Scholarship has tended to downplay the promiscuity of Etruscan women as described by Greek sources. But with evolving modern sexual sensibilities, perhaps a different approach is required.
A reference to the Salii as “jumping priests of Mars” leads me to wonder: who were these Roman priests and why did they jump?
An unusual coin shows the power of images as Julian the Apostate clashes with the unruly people of Antioch.
We take a closer look at a realistic portrait of a Roman Republican couple from ca. 30 BC, identified as Publius Aiedius Amphio and his wife.
Seneca, a proponent of Roman Stoicism, calmly committed suicide when ordered to do so by Emperor Nero.
Ursula K. Le Guin (1929-2018) was inspired by a myriad of different world cultures. In her twentieth novel, Lavinia, she took as inspiration Virgil’s epic poem the Aeneid.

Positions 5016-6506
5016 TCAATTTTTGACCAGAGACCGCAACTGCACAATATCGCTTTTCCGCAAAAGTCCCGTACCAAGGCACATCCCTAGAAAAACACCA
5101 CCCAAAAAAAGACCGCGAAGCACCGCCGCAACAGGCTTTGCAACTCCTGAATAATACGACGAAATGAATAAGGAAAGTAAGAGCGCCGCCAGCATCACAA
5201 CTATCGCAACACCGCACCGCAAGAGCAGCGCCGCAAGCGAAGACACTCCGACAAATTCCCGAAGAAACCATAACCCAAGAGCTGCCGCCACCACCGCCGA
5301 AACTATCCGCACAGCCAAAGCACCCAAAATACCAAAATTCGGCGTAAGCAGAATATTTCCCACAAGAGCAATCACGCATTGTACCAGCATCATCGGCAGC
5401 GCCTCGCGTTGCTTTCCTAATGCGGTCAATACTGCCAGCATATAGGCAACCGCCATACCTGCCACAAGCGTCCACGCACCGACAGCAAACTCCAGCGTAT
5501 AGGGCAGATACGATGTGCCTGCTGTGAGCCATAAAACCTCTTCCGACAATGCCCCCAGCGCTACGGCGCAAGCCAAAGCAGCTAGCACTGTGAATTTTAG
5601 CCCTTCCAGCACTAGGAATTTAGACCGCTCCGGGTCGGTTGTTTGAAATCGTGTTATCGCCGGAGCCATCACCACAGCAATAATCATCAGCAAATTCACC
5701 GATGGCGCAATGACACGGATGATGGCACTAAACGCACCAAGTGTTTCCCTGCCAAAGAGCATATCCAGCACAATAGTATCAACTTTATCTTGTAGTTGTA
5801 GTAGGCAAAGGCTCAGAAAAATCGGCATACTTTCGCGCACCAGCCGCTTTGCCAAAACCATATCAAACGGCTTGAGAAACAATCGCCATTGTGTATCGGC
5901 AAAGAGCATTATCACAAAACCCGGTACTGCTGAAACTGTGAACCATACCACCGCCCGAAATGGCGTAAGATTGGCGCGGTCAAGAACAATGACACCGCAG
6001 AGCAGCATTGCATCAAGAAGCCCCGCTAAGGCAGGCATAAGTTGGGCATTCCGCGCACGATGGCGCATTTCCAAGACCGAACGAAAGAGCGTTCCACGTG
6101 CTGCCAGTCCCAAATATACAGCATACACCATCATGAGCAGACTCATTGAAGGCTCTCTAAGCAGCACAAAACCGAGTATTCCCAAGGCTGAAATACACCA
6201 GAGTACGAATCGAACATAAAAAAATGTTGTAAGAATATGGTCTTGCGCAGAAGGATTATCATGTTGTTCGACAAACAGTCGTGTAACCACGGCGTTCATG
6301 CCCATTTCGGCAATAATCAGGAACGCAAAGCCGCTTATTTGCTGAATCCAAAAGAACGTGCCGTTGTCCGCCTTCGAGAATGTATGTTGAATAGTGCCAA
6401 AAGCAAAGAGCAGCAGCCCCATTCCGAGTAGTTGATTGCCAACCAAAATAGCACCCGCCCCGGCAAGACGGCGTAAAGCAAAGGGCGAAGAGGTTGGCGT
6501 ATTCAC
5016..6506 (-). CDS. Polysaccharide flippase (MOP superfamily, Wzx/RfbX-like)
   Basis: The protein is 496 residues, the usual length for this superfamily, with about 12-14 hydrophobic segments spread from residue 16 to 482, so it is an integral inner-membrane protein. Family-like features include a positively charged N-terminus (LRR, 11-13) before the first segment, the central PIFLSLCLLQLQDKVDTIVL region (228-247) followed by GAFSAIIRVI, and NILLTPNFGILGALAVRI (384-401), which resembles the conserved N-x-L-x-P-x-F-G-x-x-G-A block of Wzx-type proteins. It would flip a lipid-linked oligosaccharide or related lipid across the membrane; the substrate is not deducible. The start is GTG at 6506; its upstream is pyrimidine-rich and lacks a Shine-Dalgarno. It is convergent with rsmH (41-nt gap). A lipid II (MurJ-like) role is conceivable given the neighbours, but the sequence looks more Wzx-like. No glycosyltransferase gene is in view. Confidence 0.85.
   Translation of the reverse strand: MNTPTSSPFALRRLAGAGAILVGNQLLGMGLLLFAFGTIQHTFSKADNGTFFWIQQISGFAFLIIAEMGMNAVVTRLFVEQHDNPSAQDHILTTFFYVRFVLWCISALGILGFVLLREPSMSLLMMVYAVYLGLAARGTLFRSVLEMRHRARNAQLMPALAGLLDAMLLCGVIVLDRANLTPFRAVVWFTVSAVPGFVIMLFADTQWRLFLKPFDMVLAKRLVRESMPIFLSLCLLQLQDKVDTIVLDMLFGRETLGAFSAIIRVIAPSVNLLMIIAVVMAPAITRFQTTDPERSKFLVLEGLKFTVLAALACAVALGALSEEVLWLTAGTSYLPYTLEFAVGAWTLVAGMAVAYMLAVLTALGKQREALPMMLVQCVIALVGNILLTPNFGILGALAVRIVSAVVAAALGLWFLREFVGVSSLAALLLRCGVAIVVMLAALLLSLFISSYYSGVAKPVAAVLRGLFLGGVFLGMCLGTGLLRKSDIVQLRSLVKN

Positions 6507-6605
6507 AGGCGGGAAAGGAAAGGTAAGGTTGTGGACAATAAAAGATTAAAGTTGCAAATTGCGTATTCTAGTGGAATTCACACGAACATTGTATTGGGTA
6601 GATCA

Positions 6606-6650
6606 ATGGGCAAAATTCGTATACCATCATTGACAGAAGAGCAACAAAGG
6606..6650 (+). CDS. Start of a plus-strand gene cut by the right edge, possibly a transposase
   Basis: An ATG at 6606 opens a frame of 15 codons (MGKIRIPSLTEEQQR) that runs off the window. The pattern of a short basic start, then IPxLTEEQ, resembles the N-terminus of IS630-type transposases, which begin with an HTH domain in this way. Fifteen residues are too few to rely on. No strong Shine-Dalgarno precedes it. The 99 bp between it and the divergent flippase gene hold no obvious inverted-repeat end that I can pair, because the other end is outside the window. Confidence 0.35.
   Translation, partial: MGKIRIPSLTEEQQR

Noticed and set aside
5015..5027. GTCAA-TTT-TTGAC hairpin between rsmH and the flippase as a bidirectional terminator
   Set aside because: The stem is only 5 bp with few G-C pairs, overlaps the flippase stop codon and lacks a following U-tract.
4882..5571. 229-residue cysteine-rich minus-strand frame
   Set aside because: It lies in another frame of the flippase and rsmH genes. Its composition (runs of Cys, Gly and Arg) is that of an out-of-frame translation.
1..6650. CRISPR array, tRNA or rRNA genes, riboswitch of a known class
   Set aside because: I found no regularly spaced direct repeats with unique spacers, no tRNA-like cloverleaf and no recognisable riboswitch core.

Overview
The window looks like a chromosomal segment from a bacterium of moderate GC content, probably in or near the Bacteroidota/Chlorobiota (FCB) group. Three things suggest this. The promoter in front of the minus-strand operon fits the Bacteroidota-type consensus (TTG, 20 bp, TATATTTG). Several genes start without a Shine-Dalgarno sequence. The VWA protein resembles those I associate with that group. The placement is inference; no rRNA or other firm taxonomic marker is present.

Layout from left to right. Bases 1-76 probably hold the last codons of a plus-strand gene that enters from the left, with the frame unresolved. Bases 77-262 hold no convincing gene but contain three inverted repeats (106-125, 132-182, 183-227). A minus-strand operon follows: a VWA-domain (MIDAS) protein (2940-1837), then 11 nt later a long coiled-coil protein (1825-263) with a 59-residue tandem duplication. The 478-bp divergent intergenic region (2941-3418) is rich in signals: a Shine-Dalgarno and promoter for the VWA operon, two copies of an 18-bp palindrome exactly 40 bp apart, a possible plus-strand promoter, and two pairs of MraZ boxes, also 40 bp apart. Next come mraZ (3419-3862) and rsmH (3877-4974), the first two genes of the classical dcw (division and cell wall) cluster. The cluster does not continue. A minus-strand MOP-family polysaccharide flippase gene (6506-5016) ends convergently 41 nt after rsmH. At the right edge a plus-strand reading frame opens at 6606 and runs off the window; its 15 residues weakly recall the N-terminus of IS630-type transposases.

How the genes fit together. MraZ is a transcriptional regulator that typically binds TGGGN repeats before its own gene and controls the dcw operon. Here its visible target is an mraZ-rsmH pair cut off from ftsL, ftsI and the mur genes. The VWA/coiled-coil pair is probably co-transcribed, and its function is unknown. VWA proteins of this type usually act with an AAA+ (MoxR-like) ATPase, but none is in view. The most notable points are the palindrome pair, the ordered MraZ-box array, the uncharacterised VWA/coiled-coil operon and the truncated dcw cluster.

The Roman statue known as the “Augustus of Prima Porta” is a remarkably powerful piece of Early Imperial “propaganda”.
We have not one, but two eye-witnesses to the AD 79 eruption of Vesuvius: Pliny the Younger and his uncle, Pliny the Elder.
Located in the Forum Romanum, the triumphal arch of Emperor Constantine is, like the ruler himself, a mixture of the old and the new.
With the death of Commodus in AD 192, a new family, the Severans, came to rule the Roman Empire. One of them was Caracalla. Looking at his portraits, one has to ask: why the angry face?